Like the D3200 and D600, the D5200 supports the WU-1a wireless remote plug-in so the camera can be controlled from a smart phone, or tablet, or upload to social media.

As already mentioned, the D5200, like other Nikon consumer cameras, cannot autofocus with all Nikon lenses. Autofocus is limited to AF-S and AF-I versions of G and D lenses.

The camera is very small, (5.9"W x 3.9"H x 3.1"D (129x128x78cm) and weighs only 1.11 lb (505g).  This diminutive size makes it very convenient as a casual carry around camera for a pro -- or anybody else for that matter.

In this photo you can see how much small the D5200 is in comparison to an FX Nikon D800 on the left.
A very practical information screen on the viewfinder makes up for the lack of many manual control buttons and wheels. The display is intuitive, and easily adjusted by highlighting any of the display items and changing it.

A graphic information screen also acts as a means of making menu selections. Push a button and the display across the bottom becomes interactive allowing you to change any of the displayed items.
Of course a camera is only as good as the resolution quality it can deliver. Let's take a look at how well it performs.

The still life scene below was intentionally set up to mimic a tough lighting environment for high ISO shooting. The scene is lit from above with available room lights casting harsh shadows. These shadows are the telltale place for analyzing noise at high ISO's. Below each photo is a link you can use to download the full resolution image. All photos were taken in RAW but no post-processing was added. The ISO range goes from 100 to 6400 in one stop increments.  ISO 1250 and 2000 were added in because they are in the more practical upper range where modern cameras tend to peak out as "acceptable" in terms of ease of fixing in post processing.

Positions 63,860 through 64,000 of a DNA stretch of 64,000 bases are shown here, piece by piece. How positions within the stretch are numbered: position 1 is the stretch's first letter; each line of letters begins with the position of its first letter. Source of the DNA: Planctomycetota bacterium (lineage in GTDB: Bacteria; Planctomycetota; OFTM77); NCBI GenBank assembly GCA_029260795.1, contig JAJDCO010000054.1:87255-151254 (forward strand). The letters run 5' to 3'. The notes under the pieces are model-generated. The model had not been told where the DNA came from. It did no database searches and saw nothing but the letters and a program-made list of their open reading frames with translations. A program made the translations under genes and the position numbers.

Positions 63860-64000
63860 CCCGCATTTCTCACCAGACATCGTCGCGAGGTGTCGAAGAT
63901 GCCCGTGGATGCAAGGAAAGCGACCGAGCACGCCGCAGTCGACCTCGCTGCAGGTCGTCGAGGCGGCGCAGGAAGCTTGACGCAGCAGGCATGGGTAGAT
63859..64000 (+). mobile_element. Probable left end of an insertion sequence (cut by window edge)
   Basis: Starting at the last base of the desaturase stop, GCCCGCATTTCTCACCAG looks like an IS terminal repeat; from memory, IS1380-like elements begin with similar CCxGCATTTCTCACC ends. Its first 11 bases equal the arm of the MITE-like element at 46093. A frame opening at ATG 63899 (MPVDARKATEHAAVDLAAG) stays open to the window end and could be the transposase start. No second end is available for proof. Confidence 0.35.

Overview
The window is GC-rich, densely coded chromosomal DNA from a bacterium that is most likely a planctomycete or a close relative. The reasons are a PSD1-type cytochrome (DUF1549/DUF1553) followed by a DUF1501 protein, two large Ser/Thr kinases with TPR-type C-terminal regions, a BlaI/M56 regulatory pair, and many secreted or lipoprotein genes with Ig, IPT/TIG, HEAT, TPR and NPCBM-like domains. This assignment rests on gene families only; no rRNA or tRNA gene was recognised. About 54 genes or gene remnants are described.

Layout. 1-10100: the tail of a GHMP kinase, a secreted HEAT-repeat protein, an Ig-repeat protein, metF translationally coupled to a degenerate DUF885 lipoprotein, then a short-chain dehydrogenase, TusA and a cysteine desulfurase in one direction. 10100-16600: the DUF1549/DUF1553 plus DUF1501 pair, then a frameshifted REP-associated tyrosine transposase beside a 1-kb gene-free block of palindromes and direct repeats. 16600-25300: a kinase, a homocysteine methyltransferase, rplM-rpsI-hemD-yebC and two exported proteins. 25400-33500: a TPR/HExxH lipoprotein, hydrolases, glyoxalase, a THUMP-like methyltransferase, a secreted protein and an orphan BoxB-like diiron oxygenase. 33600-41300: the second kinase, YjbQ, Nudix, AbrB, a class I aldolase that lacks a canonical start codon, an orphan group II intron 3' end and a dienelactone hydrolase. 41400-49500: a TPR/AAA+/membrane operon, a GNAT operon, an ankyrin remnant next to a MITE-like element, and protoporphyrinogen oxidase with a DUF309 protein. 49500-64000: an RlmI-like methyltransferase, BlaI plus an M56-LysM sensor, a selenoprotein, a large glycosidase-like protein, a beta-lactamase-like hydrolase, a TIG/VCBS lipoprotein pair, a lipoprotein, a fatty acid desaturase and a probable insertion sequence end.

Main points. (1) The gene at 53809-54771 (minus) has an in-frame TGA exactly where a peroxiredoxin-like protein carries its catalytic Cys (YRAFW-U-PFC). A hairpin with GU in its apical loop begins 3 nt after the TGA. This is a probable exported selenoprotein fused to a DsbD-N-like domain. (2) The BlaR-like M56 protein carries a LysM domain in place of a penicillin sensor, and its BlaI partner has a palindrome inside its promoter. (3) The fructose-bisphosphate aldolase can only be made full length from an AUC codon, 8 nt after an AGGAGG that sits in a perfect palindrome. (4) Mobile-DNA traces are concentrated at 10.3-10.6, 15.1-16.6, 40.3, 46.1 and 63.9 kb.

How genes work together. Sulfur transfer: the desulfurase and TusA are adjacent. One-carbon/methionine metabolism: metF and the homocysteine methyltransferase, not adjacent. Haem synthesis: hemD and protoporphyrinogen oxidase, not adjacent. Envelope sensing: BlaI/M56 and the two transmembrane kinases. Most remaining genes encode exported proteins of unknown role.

ISO 100 - Click here to download high res image.
ISO 200 - Click here to download high res image.
ISO 400 - Click here to download high res image.
ISO 800 - Click here to download high res image.
ISO 1250 - Click here to download high res image.
ISO 1600 - Click here to download high res image.

ISO 2000 - Click here to download high res image.
ISO 3200 - Click here to download high res image.
ISO 6400 - Click here to download high res image.
I found very little noise correction to be necessary up to the ISO 1250 and 1600 range. After that, noise reduction software was necessary but had a very easy time of producing an acceptable image, even as high as ISO 6400. Of course, excessive noise is also a product of how much you intend to enlarge the image. For most practical uses, where you might be down-sizing it, noise is very low and not visually intrusive, and even ISO 6400 would make a fine 8x10" print.

Below is a version of the above scene after it went through post-processing. Click below it to download a high res version.  I think you can see that the results from this "consumer" camera compare very well with what can be achieved by top professional models.

This is the scene after it has been worked on in Photoshop.  Click here to download a high res version.
The kit lens for the D5200 is a Nikon 18-55mm f/3.5-5.6G. While not on a par with Nikon's pro and semi-pro lenses, it is nonetheless conveniently sized and adequate for casual usage. I like having one of these lenses around for times when I just want a portable camera for things like family events. As mentioned previously, image quality is mostly a product of how large you intend to use the photograph.

A single candle lights the face of the model, a very difficult low light scene with the ISO set to 3200. Click here to download a high res version.
The images above demonstrate how the camera performs in the worst of circumstances. Opening up the deep shadow would reveal extensive noise, which is to be expected in a situation like this. The following examples were taken under more ideal lighting conditions.

ISO 400 with Nikon 24-120mm lens. Click here to download high res.

The new version of Nikon 80-400mm lens becomes the equivalent of 120-600mm, and makes a perfect combo for wildlife photography.
ISO 200 with Nikon 80-400mm lens. Click here to download high res.
ISO 1250 with Nikon 24-120mm lens. Click here to download high res.
ISO 1100 with Nikon 24-120mm lens. Click here to download high res.

It's small; it's light weight; it has a plastic body -- all typical qualities of a consumer camera. Inside, however, it has a sensor and features that perform like a pro. All the features that make the D5200 a consumer camera also make it a perfect choice for professional use in tight quarters, mounted to a helicopter drone, or attached to a moving vehicle to record video.

In terms of resolution, color accuracy, dynamic range, or low light shooting  the D5200 performs up there with the best of them yielding professional results that out-class many top professional cameras. The D5200 is a top flight camera at the right price. What's there not to like?